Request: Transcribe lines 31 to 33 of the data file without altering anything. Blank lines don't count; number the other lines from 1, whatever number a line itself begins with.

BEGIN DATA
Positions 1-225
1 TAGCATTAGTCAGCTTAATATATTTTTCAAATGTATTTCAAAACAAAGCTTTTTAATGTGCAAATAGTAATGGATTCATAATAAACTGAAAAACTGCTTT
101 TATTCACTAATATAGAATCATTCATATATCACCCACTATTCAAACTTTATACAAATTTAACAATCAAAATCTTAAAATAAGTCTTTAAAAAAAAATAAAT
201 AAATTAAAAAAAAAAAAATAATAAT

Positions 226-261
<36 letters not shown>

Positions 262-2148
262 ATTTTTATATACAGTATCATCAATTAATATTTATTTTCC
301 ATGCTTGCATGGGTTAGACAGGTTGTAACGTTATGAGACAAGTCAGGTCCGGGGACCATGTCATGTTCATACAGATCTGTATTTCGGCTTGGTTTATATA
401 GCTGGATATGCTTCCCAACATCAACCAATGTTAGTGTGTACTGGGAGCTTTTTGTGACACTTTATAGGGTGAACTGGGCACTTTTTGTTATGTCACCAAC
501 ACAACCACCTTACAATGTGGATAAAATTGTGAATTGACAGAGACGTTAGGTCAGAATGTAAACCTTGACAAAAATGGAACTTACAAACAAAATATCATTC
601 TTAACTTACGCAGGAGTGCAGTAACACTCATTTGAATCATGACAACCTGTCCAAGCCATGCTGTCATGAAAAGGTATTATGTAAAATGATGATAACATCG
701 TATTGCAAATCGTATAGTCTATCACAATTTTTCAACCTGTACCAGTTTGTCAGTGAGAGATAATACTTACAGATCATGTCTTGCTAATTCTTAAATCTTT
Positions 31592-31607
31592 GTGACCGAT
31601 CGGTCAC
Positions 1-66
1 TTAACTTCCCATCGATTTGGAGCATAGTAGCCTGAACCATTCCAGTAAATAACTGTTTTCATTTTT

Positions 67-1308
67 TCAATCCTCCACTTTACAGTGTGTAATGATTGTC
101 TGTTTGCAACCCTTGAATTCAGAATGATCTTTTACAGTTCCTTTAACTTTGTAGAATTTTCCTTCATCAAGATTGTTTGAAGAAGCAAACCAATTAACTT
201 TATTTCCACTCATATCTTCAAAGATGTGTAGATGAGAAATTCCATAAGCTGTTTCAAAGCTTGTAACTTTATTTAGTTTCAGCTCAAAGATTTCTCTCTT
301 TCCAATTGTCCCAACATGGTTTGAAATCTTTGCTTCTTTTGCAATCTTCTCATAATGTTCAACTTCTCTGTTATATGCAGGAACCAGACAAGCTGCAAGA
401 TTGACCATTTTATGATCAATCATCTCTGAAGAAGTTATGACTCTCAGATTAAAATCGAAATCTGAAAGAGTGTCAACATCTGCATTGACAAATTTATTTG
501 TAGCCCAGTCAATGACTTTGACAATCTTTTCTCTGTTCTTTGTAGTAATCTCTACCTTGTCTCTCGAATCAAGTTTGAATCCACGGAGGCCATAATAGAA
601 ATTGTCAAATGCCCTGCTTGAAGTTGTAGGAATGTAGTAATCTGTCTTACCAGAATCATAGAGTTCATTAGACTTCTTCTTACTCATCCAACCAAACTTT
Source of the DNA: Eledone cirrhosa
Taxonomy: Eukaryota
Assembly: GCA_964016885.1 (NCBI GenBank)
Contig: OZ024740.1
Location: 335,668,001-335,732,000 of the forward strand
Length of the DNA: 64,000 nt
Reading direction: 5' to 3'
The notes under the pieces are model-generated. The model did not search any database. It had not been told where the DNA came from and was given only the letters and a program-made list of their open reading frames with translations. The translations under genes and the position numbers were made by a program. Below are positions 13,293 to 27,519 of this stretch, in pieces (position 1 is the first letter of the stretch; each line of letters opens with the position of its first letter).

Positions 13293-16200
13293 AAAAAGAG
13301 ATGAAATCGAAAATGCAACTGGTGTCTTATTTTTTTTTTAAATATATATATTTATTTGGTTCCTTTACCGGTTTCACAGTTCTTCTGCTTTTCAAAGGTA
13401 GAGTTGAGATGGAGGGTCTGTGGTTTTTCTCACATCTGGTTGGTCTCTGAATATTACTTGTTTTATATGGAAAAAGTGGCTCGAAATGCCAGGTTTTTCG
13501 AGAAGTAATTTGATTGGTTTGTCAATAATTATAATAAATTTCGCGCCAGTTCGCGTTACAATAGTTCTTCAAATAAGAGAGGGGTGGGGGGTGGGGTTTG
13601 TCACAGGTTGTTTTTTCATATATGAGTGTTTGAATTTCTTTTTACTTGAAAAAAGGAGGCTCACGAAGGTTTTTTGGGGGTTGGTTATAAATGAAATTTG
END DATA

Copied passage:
Location: 335,668,001-335,732,000 of the forward strand
Length of the DNA: 64,000 nt
Reading direction: 5' to 3'